A former employee was fatally shot Thursday after he opened fire inside an Indiana Walmart, injuring one person, police said.

The former employee, identified Friday as Ronald Mosley II, «probably had some type of relationship to the victim in terms of being a co-worker,» Evansville police officer Taylor Merriss told the NBC affiliate. wfie Friday morning.

Police said the call about the shooting came in at 9:59 p.m. local time (10:59 p.m. ET). The victim, who has not been identified, was alive when officers arrived. She was taken to one hospital and then airlifted to another, Merris said. Her condition was unknown Friday morning.

The officers killed the shooter, who fired multiple shots at the officers, Sgt. Anna Gray said shortly after the incident in Evansville, a city of about 117,000 in southern Indiana near the Kentucky border.

“He was shooting at officers and moving” inside the store, he said. «It was not contained in a single indoor area.»

There were «numerous shootings inside and outside the building,» according to Merriss.

“We cannot stress enough that there could have been many more victims last night,” he said.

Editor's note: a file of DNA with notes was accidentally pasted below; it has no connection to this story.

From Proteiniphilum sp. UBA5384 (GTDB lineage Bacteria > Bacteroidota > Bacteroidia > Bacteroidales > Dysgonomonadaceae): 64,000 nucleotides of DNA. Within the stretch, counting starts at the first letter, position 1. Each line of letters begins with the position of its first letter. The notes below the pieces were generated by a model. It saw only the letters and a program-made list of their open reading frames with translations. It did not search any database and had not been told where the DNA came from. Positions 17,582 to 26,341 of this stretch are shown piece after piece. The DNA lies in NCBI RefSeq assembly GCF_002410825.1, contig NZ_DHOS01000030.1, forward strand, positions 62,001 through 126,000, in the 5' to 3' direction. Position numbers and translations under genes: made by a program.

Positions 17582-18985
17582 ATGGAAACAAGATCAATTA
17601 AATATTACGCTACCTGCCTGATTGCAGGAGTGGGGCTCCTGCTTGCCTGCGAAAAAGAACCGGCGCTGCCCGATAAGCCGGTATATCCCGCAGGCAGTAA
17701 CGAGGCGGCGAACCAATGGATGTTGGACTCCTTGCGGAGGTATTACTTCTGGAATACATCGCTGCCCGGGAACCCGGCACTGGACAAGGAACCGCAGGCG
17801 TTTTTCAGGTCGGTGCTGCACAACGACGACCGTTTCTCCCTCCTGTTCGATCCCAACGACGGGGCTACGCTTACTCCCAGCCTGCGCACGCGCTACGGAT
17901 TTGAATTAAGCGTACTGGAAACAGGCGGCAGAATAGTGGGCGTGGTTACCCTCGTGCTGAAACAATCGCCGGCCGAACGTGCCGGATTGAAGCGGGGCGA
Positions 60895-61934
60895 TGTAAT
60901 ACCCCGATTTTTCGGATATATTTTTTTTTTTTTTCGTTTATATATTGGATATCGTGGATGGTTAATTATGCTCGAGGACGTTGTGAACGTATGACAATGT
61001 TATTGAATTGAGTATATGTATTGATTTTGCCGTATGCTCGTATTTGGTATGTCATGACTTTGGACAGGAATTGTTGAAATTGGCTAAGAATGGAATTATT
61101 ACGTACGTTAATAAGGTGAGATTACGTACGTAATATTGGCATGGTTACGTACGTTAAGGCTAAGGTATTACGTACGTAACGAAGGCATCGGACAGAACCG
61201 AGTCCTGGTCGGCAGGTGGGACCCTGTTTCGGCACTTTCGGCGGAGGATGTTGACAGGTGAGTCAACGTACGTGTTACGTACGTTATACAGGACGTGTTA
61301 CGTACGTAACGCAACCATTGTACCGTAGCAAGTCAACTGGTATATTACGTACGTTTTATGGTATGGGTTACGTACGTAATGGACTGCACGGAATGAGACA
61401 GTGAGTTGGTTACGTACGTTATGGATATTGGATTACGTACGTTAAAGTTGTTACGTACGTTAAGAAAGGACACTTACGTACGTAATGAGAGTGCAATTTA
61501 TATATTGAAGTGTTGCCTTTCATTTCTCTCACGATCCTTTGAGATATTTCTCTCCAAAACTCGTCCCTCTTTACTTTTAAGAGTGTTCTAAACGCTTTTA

Investigators are trying to interview witnesses. Police have not said they know what type of weapon Mosley used.

Walmart said it would support its employees in the aftermath of the shooting and thanked first responders.

“The entire Walmart family is shocked by the senseless violence that occurred at our Evansville store, and our hearts go out to our associate at this time,” the company said.

The Evansville shooting occurred nearly two months after a night manager killed six other workers and injured at least half a dozen more at a Walmart in Virginia.

Andre Bing, 31, who took his own life after opening fire on his co-workers on November 22, worked the night shift at the Walmart Supercenter in the city of Chesapeake and was a long-time employee the company said at the time.

It was the deadliest store shooting since May, when a racist white gunman fatally shot 10 black people at a grocery store in Buffalo, New York, according to an NBC News tally.

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